THE Y-AXIS BLOG

Get the latest and most useful updates on overseas careers, immigration, travel and visas here.

US downplays visa denial issue

Posted on February 25, 2012
Comment (0)
Share :
blank
blank
blank
blank
blank
blank

Passports

Francisco J Sanchez, US Under Secretary of Commerce for International Trade, on Thursday downplayed the issue of H-1B visa denial to Indian companies.

“The US government had no policy to single out any country, including India, in this regard. The US is quite keen to promote more trade and investment opportunities with India,” Sanchez told Business Standard.

“There is a business climate in both the countries. Bilateral trade between the US and India was nearly $58 billion in 2011 and there was every potential to increase it further.

“I must tell you that of the total visas issued annually by the US, two-thirds are issued to Indian companies and persons.”

To a question if India needs to open up multi-brand retail and encourage more investments in banking, financial services and insurance sectors, the US under secretary said: “India is a world leader in software and technology after the sector was opened up. Opening up of economy benefits the sector and the economy as a whole.”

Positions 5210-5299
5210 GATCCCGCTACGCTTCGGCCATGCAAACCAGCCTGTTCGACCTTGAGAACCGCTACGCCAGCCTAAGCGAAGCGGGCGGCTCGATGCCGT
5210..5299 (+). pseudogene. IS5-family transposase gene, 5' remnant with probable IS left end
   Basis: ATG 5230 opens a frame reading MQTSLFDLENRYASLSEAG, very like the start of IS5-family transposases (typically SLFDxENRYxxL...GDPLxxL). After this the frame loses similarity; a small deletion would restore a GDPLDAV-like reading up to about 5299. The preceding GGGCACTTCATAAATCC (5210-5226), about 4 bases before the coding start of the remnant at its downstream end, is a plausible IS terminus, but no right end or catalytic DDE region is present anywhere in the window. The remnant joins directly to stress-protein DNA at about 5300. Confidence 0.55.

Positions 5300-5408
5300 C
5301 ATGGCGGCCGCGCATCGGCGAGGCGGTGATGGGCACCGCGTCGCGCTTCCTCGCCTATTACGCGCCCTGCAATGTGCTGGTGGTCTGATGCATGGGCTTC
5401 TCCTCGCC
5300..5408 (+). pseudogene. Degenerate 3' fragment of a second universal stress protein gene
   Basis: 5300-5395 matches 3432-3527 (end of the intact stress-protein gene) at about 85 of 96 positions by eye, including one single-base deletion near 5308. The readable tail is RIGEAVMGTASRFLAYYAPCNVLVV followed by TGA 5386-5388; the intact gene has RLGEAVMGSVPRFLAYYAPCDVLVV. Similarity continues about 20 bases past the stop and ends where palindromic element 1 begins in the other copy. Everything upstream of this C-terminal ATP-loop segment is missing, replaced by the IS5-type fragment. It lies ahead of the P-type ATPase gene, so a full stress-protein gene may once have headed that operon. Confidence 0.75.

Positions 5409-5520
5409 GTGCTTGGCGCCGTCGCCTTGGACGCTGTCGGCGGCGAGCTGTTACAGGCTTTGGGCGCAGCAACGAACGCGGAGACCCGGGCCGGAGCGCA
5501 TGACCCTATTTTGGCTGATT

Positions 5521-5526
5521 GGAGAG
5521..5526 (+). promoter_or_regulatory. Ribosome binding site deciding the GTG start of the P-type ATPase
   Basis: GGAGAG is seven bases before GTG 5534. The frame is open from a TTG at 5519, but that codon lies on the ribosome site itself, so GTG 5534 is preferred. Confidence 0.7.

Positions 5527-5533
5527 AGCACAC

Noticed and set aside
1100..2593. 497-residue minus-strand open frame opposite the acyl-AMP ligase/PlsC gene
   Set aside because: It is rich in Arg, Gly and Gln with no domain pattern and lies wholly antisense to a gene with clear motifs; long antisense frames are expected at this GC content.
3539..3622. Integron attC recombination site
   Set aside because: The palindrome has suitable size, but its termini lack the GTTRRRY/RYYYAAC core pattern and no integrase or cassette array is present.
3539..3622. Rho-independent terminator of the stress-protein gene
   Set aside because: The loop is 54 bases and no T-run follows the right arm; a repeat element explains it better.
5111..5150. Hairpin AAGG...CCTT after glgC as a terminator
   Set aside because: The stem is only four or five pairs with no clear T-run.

Sanchez’s statement comes at a time when the data obtained from the US Citizenship and Immigration Services reveals that the agency has dramatically increased denials of L-1 and H-1B petitions over the past four years, harming the competitiveness of US employers and encouraging companies to keep more jobs and resources outside the US, according to a new report released by the National Foundation for American Policy, an Arlington, Virginia-based policy research group.

In FY 2011, 63 per cent of all L-1B petitions received a Request for Evidence and 27 per cent were issued a denial, that means USCIS adjudicators denied or delayed between 63 per cent to 90 per cent of all L-1B petitions in 2011.

Country-specific data on new (initial) L-1B petitions indicate USCIS is more likely to deny a petition from an Indian-born professional than nationals of other countries.

The denial rate for Indian-born applicants for new L-1B petitions rose from 2.8 per cent in FY 2008 to 22.5 per cent in FY 2009, a substantial increase that resulted in many employers being unable to transfer their employees into the United States to work on research projects or serve customers.

Sanjay Jog

24 Feb 2012

http://www.rediff.com/business/slide-show/slide-show-1-us-downplays-visa-denial-issue/20120224.htm

Share :
blank
blank
blank
blank
blank
blank
Y-Axis
Y-Axis

More Posts

Submit a Comment

Your email address will not be published.

19 + one =

FEEDSPOT ACCREDITATION

blank

Archives

LET'S STAY IN TOUCH
Follow Us

We want to hear from you!